FOCAL CLEAR Review
In broad brush terms the Clear performs a lot like its siblings, the Elear and Utopia. In respect of sensitivity, bass extension, distortion and frequency response it is part of the family rather than a loner. But there are detail differences, of course. All three headphones have a sensitivity that’s a little lower than typical today, but account for this by having somewhat higher impedance. The Clear has the lowest minimum impedance of the three and also the lowest sensitivity, but 59.2ohm is still high for a medium-impedance headphone and 112.8dB SPL for 1V sufficiently generous for very high sound pressure levels to be achieved with most worthy partnering devices. Still, the Clear manifestly has significantly lower current sensitivity than either the Elear or Utopia.
Because of the large range of the Clear’s impedance, which tops out at 320ohm at the 51 Hz bass resonance, frequency response modification due to the finite source impedance of a partnering headphone preamp is higher than normal at 1,09dB for a 10ohm source and 2.78dB for 30ohm – enough to cause perceptible changes in tonal balance. Talking of which, the Clear’s uncorrected frequency responses [Graph 1. below] show, in common with the Elear and Utopia, an extended bass coupled with less ‘peaking’ at 2-3kHz than is conventionally considered necessary to achieve a neutral perceived tonal balance.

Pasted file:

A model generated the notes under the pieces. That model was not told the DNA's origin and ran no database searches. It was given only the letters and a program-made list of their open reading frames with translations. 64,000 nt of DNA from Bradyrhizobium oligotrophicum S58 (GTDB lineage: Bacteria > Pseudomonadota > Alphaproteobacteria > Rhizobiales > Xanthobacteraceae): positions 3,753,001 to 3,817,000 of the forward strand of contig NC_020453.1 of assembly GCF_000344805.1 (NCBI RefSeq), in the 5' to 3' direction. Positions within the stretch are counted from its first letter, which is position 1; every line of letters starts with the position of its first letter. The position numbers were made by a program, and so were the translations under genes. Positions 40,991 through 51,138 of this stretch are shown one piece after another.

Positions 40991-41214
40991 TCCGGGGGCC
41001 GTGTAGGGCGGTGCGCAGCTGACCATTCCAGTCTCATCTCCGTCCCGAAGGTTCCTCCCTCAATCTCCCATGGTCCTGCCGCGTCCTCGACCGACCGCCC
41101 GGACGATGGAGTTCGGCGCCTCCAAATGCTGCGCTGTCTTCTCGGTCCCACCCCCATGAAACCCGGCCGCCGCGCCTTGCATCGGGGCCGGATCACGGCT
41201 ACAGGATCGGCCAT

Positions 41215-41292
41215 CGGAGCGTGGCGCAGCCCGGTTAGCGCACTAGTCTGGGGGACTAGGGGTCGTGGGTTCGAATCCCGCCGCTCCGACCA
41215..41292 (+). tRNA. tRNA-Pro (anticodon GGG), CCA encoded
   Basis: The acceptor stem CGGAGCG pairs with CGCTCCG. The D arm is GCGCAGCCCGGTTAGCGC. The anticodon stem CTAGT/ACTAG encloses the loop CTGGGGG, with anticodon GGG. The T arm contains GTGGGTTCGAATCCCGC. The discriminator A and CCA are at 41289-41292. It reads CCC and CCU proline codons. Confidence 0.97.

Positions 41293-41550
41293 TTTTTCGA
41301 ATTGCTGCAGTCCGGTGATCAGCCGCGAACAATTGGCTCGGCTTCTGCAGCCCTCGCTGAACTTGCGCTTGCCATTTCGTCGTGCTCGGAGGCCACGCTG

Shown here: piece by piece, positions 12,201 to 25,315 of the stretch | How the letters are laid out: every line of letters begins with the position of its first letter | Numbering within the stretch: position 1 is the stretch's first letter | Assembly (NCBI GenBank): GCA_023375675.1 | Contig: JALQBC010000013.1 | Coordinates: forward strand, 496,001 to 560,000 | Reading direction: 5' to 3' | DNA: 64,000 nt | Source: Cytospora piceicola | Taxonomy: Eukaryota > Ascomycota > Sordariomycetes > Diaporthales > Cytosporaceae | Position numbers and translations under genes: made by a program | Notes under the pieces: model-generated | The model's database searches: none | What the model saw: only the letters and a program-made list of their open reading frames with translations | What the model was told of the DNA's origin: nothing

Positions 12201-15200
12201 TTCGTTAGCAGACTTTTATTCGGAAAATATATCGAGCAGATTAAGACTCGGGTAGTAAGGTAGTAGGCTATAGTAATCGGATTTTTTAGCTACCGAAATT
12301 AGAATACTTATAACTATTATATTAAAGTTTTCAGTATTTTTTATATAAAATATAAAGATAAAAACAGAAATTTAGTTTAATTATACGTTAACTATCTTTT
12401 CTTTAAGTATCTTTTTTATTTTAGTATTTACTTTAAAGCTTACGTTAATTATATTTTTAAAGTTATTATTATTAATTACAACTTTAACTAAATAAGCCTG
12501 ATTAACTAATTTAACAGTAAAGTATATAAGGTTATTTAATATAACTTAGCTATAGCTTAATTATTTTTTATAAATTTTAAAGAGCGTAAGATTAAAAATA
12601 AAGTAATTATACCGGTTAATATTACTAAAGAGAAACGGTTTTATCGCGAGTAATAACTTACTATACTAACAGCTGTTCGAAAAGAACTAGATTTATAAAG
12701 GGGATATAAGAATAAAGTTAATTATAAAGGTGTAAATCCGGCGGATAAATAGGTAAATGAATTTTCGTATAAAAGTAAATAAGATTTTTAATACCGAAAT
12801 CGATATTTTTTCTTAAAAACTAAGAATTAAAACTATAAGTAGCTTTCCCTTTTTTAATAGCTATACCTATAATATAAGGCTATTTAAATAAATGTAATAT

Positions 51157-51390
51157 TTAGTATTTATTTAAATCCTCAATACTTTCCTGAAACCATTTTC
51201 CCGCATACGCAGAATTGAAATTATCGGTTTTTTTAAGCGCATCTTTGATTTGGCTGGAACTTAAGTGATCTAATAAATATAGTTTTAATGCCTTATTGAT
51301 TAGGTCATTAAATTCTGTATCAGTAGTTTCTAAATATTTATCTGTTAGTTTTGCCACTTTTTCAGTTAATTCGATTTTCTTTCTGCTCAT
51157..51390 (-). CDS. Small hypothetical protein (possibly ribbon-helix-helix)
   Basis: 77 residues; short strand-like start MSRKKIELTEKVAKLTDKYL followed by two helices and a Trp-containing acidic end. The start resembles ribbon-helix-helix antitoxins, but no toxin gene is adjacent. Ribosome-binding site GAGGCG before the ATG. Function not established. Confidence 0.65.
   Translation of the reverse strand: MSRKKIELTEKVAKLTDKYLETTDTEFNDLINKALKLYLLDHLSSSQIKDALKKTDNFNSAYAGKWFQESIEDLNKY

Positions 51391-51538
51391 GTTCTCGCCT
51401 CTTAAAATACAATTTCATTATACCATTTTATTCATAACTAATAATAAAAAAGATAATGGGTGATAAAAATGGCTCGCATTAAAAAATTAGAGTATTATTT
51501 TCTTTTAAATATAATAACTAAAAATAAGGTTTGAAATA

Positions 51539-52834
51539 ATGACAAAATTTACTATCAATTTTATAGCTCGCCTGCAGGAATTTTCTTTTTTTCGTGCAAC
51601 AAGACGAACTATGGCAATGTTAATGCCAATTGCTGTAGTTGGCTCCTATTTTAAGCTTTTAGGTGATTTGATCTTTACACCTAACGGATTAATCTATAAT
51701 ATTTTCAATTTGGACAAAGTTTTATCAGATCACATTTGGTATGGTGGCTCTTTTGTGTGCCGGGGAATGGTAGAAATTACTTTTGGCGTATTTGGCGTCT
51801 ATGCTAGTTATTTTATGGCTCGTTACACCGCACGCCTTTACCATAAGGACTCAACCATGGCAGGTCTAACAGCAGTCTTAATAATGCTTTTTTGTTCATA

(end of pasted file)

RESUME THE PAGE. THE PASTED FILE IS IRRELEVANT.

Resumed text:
Not pictured here, the CSD waterfall shows the peaks at about 6kHz and 8kHz on the response trace are associated with (driver) resonances. The third-octave corrected responses [see Graph 2. below] show only a mild rise in the upper bass but the expected trough the presence band. The 100Hz peak is a little less than the Elear’s. a little more than the Utopia’s, and the presence band shelf-down splits that of the other models too. being larger than the Utopia’s but less pronounced than the Elear’s. particularly at 4-5kHz. KH
ABOVE: Unequalised responses (L/R. grey/red; ave. 3rd-octave, black) show an extended bass and an unexaggerated presence. Note peaks at 6-8kHz
ABOVE: Third-octave freq. resp. (red = Harman corrected: cyan = FF corrected: green = DF corrected)
FOCAL CLEAR Review: Specifications
Sensitivity (SPL at 1 kHz for 1Vrms input)
Impedance modulus min/max (20Hz-20kHz)
59.2ohm @ 1.1kHz 320ohm @ 51Hz
Capsule matching (40Hz-10kHz)
LF extension (-6dB ret 200Hz)
Distortion 100Hz/1kHz (for 90dB SPL)
0.1% / <0.1%
Weight (inc cable and 0.25in connector)
- Open high-fidelity headphone made in France
- Circum-aural open-back headphones
- Sensitivity: 104dB SPL/1mW @ 1kHz
- Frequency response: 5Hz-28kHz
- Accessories provided: 3m balanced cable (XLR 4-pin) , 3m unbalanced cable (1/4" TRS jack), 1.2m unbalanced cable (1/8" TRS jack), 1/8" jack to 1/4" stereo jack adapter, Hard-shell carrying case